Monday, August 08, 2005

Beating up on the Senate, Again

Fine article by Norman Spector this morning on political appointments that gives me an opportunity to beat up an old hobby-horse again, our Senate. Part I here - where consummate Liberal Jason Cherniak even concedes in his comment that it should be either toothless or removed. This column is especially noteworthy given Spector's call for Conservatives to forget the Triple E and join the NDP in seeking to abolish the Senate. He's probably right.

Some excerpts, interspersed with commentary:
Fortunately, unlike the head of state, we have no need for the Senate. Acting as a brake on the House of Commons is no longer considered acceptable in a democracy. And its lack of legitimacy as an appointed body precludes the Senate from representing the regions.
Actually talked possible Senate reforms over beer this weekend [ah! more smashing pick-up line material -ed.] but kept coming back to a basic point: any proposed changes must be measured by how well they help a newly packaged Senate better achieve its ultimate purpose. What is that purpose? I agree wholeheartedly with Spector - I just don't see one. Its cost trumps any marginal usage. What's the point in keeping it around if it's to be toothless? In March I mused about the possibilities of an elected body, but wonder now if it is even worth the effort...
Ironically, the various reform proposals for the Red Chamber have become part of
the problem. Paying lip service to an elected senate allows some to accept the
kind of cushy appointment that most respectable people would otherwise be too
embarrassed to consider.

Ouch. Wonder how close Spector and Segal were in the Mulroney glory days... I'm filing this column away for the day Norman gets offered the post. Stranger things have happened.
Western Canadian conservatives should face reality: Thirty-five years of agitation have come to naught, and the odds of achieving a Triple-E senate are virtually nil. Those who are genuinely offended by the appointment process should unite forces with New Democrats and demand the immediate abolition of an institution that, with a few notable exceptions, is little more than a patronage slough.
No doubt the NDP has considerable aversion to joining forces with Conservatives on a host of issues. But some synergies do exist between those parties - especially in areas such as parliamentary reform - that the Liberals would not otherwise implement. Proportional Representation should be at the top of Layton's list as long as we are in minority territory, and the best chance to pass such a Bill down the road would be with CPC (not Liberal) support.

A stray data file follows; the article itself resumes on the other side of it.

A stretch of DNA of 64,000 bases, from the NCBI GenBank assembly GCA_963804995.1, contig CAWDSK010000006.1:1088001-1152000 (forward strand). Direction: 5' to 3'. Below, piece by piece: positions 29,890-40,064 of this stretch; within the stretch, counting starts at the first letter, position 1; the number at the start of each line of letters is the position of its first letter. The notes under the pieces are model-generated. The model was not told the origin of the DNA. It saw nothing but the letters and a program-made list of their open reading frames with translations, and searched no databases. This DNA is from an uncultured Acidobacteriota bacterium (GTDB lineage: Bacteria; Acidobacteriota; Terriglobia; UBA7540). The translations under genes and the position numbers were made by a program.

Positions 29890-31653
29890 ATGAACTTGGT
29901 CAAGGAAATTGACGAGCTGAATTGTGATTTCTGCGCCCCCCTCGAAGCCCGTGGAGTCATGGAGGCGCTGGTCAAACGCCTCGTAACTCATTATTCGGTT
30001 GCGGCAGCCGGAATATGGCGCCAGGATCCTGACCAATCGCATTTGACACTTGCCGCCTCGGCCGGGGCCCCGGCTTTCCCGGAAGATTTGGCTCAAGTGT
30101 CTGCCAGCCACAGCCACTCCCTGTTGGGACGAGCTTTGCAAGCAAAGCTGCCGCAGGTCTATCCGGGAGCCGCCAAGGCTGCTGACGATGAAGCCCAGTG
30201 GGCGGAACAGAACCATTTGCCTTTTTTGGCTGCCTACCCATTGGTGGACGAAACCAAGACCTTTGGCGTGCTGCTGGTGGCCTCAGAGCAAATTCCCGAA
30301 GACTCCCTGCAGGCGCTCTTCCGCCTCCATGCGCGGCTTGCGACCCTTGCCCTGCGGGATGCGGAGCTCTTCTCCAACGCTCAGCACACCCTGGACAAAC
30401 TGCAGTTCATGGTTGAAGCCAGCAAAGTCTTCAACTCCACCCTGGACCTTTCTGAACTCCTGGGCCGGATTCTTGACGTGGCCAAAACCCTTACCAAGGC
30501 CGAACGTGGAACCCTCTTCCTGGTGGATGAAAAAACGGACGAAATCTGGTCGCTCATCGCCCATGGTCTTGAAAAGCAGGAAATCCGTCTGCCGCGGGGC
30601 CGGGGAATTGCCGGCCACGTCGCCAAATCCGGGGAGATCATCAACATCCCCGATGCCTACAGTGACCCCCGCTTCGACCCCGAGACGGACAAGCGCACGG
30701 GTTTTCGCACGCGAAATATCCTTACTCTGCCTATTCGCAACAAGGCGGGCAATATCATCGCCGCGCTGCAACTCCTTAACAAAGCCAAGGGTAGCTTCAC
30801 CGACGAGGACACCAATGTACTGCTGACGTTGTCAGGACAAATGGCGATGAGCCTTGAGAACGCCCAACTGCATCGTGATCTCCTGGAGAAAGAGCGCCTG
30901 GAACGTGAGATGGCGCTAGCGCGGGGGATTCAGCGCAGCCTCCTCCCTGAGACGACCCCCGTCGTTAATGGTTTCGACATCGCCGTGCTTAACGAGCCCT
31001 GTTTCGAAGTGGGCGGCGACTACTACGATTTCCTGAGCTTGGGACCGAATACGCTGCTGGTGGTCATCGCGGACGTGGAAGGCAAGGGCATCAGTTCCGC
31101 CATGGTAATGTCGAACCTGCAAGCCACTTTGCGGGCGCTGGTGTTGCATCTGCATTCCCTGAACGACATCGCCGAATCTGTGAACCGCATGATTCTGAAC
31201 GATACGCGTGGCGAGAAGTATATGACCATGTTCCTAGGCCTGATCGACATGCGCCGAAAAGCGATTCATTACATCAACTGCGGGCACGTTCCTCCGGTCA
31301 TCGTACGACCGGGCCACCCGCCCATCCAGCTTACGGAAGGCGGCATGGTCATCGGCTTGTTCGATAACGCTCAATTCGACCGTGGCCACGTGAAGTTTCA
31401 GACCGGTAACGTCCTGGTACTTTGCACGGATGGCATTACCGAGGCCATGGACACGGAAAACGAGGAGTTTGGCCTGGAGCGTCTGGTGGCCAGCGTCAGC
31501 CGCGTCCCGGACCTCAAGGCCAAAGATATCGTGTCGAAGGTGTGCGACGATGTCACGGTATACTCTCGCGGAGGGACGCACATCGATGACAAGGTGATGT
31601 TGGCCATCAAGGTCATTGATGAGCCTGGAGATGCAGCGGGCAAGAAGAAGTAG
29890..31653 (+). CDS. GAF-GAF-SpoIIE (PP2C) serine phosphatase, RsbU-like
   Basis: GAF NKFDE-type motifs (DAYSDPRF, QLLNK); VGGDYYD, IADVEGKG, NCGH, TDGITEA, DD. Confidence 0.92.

As for the near future, the Prime Minister really had an opportunity to do *something* different with so many vacancies to appoint. We are left with the entrenchment of a status quo - albeit with a willingness to appoint members to the Opposition caucus. Still, that failure of imagination has sadly set back any substantive changes to the Upper Chamber by a host of years. We can only hope the next person will take advantage when presented with such a chance for real "achievement".


Blogger John Murney said...

Senate reform is desperately needed, that is for sure.
But, what is the answer? What is the alternative version of the Senate that we in Canada should adopt?

6:44 PM  
Blogger Mike McNair said...

The eternal question. And as with my own reform issue of choice (the monarchy) the problem always gets bogged down with the valid question...then what? Do enough people care that we fight for a 'then what'.

What are we proposing that Martin should have done instead of filling the Senate vacancies? Fill them with different people? Fair argument and I'm sure there could be all sorts of fascinating back and forth on who our all-time, most awesomest senator would be!!! ...not.

Or do we actually think that Martin should have called a first ministers meeting and opened up the fabled 'pandora's box' of the Constitution?

MacDuff raises an important issue. The Canada project is not yet complete and the longer we keep issues like the monarchy and the senate on the backburner, the more their inadequecy will diminish Canadians' affinity to their nation as a whole.

Unfortunately it seems that in Canada it is popular to do exactly that. Even more unfortunate is that without the premiers' consent there is a clear limit to how much imagination can be deployed.

7:55 AM  
Blogger James MacDuff said...

Ironically, I think Senate reform (and, when King Charles starts showing up on our pennies, a look at the monarchy) could be extremely popular if handled correctly.

As for what Martin should have done? I confess I do not know. But it just refers back to the point about arriving to the position of PM with the stated vision of tackling the democratic deficit. Not much to show for it thus far, I'm afraid.

Who will be the PM who voluntarily cedes some of the position's immense authority though? Unsure, but a fine legacy awaits him/her, I'd say.

9:18 AM  
Blogger Canadian Perasma said...

I agree..I think things should be reformed. Canadians need to remove as many of the tools the separtists use to vilify the country and the political processes. Plus we get the added bouns of potentially regaining our elector diaspora from Quebec and Alberta in the process.

2:10 PM  

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